TRIVIA - Dollars, etc.

Discussion in 'Clinker - In Memoriam' started by Clinker, Nov 29, 2006.

  1. Clinker

    Clinker Coin Collector

    Around 1518, a huge silver strike was made in Bavaria at Joachimstal (Joachims Dale) (pronounced Daler). A large silver coin was struck bearing an effigy of Saint Joachim on the obverse. In "high" German areas the new coins were referred to as thalers and people in "low" German areas called them dalers.

    English speaking visitors took some back to their countries and referred to them as dollars. Spanish coins of the period carried the Pillars of Hercules (the two giant rocks flanking the Strait of Gilbralter) on their reverse and were known as pieces of eight, Spanish milled dollars, and pillar dollars. With the large silver yields in New Spain, all over Central and South America mints sprang up to strike millions upon millions of these "hard dollars" (8 reales) (Pesos Duro).

    As history has proved out, these large dollar coins became the choice medium of exchange in China, Hong Kong, Tibet, Africa and most of the world. (China minted taels, yuans and dollars for trade throughout the orient).

    In 1780 Austria struck the Maria Theresa Thaler (Levant dollar) to compete in world trade. The coin has been restruck almost every year since by various mints throughout the world all bearing the 1780 date in uncirculated and proof.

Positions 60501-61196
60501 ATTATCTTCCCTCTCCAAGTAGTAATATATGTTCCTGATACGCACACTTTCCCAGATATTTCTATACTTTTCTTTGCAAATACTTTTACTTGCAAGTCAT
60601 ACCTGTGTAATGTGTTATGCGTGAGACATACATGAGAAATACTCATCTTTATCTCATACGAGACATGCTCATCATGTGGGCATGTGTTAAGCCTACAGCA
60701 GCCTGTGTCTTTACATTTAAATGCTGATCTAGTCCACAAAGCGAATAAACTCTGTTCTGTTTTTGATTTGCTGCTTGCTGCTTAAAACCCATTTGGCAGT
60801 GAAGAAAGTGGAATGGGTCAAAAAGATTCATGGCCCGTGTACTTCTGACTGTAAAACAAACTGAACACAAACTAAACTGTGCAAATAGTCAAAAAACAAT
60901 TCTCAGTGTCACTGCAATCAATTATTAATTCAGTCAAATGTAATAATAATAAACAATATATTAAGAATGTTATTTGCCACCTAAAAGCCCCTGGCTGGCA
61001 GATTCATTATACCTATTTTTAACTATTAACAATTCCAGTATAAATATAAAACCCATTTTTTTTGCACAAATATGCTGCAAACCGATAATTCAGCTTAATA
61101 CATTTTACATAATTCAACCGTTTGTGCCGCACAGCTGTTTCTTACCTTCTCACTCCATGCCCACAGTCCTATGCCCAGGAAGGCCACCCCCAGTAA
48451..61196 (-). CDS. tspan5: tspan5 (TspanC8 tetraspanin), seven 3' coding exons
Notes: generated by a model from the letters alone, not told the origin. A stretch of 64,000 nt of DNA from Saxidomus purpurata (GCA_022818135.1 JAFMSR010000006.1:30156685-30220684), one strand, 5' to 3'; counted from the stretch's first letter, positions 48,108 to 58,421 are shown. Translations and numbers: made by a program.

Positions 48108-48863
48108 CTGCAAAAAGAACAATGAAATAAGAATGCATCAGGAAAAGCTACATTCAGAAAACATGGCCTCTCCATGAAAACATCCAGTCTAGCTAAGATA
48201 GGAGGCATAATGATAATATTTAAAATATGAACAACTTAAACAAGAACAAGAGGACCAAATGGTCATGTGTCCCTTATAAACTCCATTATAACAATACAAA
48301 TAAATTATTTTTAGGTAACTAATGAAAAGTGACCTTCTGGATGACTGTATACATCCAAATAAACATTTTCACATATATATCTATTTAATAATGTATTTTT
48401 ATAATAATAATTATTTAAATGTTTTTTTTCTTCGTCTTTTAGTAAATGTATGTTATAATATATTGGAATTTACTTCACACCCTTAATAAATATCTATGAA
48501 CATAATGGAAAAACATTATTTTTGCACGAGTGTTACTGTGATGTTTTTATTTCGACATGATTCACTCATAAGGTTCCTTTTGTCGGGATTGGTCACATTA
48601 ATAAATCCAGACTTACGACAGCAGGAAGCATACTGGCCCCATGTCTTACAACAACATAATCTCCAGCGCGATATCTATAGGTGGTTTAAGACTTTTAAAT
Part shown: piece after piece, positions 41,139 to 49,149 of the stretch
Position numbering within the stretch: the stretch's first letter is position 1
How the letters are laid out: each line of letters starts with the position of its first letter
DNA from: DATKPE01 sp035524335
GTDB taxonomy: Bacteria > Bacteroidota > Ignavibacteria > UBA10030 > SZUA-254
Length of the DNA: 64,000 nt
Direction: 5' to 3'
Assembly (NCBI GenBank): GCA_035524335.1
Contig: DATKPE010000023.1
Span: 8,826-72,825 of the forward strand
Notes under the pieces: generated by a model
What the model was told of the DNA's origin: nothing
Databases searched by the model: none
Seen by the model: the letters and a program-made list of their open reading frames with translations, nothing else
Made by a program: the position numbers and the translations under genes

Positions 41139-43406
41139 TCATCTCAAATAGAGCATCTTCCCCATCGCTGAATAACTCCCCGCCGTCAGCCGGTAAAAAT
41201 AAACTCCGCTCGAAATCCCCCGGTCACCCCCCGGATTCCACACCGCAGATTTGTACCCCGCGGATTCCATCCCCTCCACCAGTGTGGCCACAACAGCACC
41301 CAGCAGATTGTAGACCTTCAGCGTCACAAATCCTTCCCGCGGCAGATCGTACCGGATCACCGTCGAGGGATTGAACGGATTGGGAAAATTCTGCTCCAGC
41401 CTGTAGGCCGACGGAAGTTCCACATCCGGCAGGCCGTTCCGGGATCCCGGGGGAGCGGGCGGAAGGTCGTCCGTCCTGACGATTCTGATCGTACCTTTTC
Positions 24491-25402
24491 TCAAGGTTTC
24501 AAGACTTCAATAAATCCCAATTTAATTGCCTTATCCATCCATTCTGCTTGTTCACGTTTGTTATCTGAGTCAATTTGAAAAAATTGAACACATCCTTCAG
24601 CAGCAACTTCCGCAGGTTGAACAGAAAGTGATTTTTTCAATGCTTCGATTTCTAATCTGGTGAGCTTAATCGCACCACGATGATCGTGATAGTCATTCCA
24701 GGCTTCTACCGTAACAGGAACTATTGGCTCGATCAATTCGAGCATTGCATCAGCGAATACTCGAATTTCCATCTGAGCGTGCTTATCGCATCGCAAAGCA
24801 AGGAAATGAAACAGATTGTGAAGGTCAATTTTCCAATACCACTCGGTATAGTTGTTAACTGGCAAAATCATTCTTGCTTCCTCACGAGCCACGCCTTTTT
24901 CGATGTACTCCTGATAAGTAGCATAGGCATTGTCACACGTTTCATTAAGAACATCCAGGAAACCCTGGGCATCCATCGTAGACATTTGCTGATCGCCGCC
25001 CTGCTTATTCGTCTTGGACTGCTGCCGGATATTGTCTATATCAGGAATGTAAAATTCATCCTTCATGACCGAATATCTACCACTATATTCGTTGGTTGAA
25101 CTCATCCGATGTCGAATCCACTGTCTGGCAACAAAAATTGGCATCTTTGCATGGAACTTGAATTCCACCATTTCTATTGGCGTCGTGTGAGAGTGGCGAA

Great Britain and Australia struck their own trade coinage versions of the dollar, which includes the Hong Kong Dollar.

    Canada adopted the dollar as their monetary unit. Some micro and island nations mint coin and paper money dahlers, talas and dalas.

    Here's some photos:

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  3. Treashunt

    Treashunt The Other Frank

    Wow, thanks for the info, and the education.
  4. acanthite

    acanthite ALIIS DIVES

    Thanks, Clinker, its interesting to see how those monetary systems ultimately mesh. By the way, I could (and do) spend hours in!
  5. Clinker

    Clinker Coin Collector


    When anyone makes a comment or adds something relevant to my trivia items, it makes my day.

  6. Drusus

    Drusus Pecunia non olet

    very nice...Bookmarked this page for later :)
  7. Clinker

    Clinker Coin Collector

    To Drusus

    Thank you Drusus for reading this trivia article.

  8. Mikjo0

    Mikjo0 Numismatist

    Hey Clinker,
    Have you noticed the drastic increase in your readership over the last couple of weeks?
    It reminds me of one of those new TV shows that start out slow and then pick up steam until they're Seinfeld!
    You get more hits in 2 hours than some of my posts get in a week.
    So from now on,I'm going to start them like this:
    TRIVIA:found an old ancient piece-O-junk today by Mikjo0...:smile
  9. Clinker

    Clinker Coin Collector


    I probably learned about the website from you or someoneelse here.

  10. Clinker

    Clinker Coin Collector

    To Mikjo0

    Hmm.. Vewy Interesting!

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